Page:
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Jewish World Review July 21, 2004 / 3 Menachem-Av, 5764

Tony Snow

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Consumer Reports

Political Pop Quiz | John Edwards got ambuscaded the other day when Don Imus asked if he knew the price of milk and other grocery-store comestibles. Edwards fluffed the question, of course, which placed him in a league with just about every male shopper on the face of the earth, and every office-holder whose staff wasn't bright enough to anticipate the obvious question.

Pop quizzes are hardy perennials in national politics, and they're always designed to expose would-be officeholders as clueless fools. President Bush got hammered four years ago when a Boston reporter asked him to name the leaders of four nations. Edwards became the latest victim of the dairy-section equivalent of "The Price Is Right." I don't think the food-cost question serves as a decent surrogate for understanding how The Little People live. The quiz is a relic of pre-scanner days, when people paid more actual attention to such things as the price of milk (which goes for just less than three bucks a gallon at our local store).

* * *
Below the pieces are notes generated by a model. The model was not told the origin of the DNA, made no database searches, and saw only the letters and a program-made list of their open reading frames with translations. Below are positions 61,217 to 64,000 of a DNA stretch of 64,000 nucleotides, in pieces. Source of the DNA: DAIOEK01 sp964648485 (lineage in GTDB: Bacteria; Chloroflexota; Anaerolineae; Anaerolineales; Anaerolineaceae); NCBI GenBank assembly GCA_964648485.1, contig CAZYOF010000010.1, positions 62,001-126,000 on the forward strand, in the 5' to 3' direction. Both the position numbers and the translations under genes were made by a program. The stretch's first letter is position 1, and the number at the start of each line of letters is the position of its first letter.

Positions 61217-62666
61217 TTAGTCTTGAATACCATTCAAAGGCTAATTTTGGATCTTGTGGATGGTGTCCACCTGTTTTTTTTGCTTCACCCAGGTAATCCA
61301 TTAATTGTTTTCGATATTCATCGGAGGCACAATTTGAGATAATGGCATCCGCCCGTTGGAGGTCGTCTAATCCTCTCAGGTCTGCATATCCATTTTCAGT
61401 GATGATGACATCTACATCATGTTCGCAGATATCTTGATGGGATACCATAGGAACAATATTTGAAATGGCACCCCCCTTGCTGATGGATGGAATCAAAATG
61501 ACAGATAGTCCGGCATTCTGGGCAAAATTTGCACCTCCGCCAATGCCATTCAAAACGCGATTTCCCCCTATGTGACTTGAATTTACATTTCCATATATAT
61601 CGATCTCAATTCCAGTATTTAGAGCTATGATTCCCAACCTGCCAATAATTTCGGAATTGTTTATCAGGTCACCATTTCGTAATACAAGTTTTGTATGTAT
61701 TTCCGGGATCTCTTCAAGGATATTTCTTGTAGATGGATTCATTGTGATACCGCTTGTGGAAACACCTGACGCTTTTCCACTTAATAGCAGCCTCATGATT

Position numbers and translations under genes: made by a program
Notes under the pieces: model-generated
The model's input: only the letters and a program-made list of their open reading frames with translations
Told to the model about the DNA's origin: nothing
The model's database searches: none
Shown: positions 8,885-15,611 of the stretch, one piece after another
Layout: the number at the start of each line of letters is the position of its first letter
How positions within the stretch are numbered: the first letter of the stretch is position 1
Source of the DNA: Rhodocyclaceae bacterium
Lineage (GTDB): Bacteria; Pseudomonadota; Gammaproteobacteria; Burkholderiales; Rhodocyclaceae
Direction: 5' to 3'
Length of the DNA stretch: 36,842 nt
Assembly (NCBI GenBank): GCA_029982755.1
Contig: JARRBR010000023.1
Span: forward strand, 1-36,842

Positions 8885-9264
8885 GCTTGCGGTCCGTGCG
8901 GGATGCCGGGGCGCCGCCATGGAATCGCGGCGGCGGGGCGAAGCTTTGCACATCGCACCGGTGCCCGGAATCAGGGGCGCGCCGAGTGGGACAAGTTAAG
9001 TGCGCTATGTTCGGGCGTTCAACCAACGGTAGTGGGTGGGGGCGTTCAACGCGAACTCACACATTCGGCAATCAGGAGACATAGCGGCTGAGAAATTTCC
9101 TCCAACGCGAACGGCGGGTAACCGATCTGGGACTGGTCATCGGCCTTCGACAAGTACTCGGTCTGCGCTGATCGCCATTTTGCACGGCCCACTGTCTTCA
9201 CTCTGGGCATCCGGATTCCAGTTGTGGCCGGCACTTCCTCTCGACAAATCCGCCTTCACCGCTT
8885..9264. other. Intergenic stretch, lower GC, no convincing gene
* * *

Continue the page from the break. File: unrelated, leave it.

It's good and mete to determine how well-connected politicians are with the people they purport to represent, but reporters need to update their avenue of attack. It's time to jettison these pre-modern, pre-scanner lines of interrogation and find something a little more revealing. Here are some proposed questions:

  • What's the name of your favorite cashier at the grocery store?

  • Do you know the name of any local gas-station attendants?

  • Or, if you're really wealthy: Do you know the names of your housemaid's children?

After all, the real point of "connection" is not to talk about money, but to talk about people's actual lives. If you know your cashier, chances are you know something about the politics of the grocery store, the vagaries of the check-out employee's personal life, and maybe even a thing or two about the piquant tragedies and fleeting triumphs one experiences at home and work.

So let's get rid of the grocery-store test — and replace it with the grocery-store employee test.

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